Shivani Roy (Rani MukerjI), a senior inspector of the crime branch lives with her husband, Dr Bikram Roy (Jisshu Sengupta), and her niece Meera. A respected officer and clever at picking up hidden clues and fearless in confronting hardened criminals, Shivani takes on a the case of a missing girl. A teenage girl, Pyari, is kidnapped by the trafficking mafia and they smuggle the girl outside the city. The mafia kingpin, Walt (Tahir Bhasin), calls Shivani and wants to know what she wants, so she will stop chasing them. Shivani asks him to let Pyari free, but he won’t because Pyari has seen too much. Shivani challenges him that she will catch him in 30 days…
Addressing the subject of child trafficking and sexual exploitation, Mardaani succeeds to quite a length. However, the noble aspirations fall short here for a gamut of reasons.
Fashioned as a cat and mouse thriller chase between the cops and the elusive villain, the premise comes with a sense of predictability attached to it. Considering the relevance of the subject matter at hand and having a strong female lead in the central character, Mardaani had the potential to break new ground but unfortunately fails to do much. It suffers from a screenplay that is frenetic in pace but repetitive in nature. Though, the no nonsense attitude of the film does permeate to the viewer and coming from a studio like YRF, it’s a welcome change.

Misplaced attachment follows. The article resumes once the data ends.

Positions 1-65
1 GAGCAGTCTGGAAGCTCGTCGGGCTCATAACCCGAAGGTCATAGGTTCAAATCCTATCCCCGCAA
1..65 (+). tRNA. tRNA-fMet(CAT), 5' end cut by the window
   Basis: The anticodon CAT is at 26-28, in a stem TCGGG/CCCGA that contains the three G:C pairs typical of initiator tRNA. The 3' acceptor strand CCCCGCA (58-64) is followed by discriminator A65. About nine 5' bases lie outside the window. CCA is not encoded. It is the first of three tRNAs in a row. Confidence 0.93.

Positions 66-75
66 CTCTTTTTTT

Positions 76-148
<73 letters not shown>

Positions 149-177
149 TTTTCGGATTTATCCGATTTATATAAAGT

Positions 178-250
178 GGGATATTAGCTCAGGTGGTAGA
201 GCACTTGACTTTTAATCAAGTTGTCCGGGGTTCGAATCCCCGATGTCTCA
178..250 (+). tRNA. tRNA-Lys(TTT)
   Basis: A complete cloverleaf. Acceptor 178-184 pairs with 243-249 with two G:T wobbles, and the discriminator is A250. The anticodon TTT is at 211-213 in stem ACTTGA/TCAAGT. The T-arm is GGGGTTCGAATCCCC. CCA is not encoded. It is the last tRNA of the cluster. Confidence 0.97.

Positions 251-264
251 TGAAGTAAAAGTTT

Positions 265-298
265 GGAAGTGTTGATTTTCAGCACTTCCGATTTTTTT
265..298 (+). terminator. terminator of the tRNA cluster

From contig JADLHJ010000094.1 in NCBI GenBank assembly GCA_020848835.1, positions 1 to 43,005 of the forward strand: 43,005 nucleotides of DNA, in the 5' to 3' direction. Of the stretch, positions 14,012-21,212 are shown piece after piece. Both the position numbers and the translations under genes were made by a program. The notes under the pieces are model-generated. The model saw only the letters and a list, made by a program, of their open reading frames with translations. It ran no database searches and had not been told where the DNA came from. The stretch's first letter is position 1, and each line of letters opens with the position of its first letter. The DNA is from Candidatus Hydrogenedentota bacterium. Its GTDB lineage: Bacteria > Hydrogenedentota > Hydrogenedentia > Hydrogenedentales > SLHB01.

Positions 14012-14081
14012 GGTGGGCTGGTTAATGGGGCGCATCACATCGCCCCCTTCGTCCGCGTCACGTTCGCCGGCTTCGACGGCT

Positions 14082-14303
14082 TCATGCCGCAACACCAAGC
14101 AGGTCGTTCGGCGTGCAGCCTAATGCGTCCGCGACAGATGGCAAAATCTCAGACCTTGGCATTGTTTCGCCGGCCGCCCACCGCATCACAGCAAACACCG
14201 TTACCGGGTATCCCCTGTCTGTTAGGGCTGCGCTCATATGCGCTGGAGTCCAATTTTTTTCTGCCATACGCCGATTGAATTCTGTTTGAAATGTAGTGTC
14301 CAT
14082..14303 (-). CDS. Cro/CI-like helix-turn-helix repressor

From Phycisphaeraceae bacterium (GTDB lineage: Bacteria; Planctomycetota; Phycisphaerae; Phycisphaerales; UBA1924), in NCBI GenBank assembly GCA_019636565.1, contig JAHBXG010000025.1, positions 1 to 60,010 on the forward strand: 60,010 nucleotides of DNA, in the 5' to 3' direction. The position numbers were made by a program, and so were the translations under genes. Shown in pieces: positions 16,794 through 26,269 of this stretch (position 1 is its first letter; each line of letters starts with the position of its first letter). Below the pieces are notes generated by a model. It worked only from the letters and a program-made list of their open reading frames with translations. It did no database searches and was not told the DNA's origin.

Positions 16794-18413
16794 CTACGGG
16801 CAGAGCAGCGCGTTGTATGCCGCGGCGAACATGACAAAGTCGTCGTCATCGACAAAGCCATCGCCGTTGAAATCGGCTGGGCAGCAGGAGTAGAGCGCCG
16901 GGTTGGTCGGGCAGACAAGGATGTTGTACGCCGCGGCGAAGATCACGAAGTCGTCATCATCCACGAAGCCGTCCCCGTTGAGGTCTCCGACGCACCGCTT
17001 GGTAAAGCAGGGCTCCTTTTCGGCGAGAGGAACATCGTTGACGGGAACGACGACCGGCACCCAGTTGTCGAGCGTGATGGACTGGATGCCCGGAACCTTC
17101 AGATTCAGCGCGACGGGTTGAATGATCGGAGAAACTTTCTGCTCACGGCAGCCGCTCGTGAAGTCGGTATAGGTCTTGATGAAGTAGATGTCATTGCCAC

There are no frills attached here. The lack of songs and the absence of any unnecessary romantic track etc are exclusions which lend a nice pace to the proceedings. The film clocks in a crisp sub 2 hour length. However, the usual tropes of the genre like car chases, tracking down the villain and an all too familiar climax pull the movie down. In fact, the execution of the climax is another example of Disneyfied violence by YRF studio (earlier seen in the climax ofIshaqzaade). Quite a let down.
Rani Mukerji is a proven actress as far as her abilities are concerned and her performance here is solid, if too controlled in parts. Jisshu Sengupta does not have much to do but the casting of Anil George is a nice move and he fits right into the role as a cunning Delhi advocate running the trade. However, it’s the young Tahir Bhasin as the ‘Breaking Bad’ loving, smooth talking, brash but calculated arch villain who leaves an indelible impression. He is the perfect anti-thesis to the straight talking Inspector Shivani played by Rani.
Easily, Mardaani is Pradeep Sarkar’s best effort after Parineeta though nowhere near as good as it could have been. In fact, pondering on the movie after a few hours, you feel there was a good movie in there somewhere but it got lost along the way…
Hindi, Thriller, Drama, Color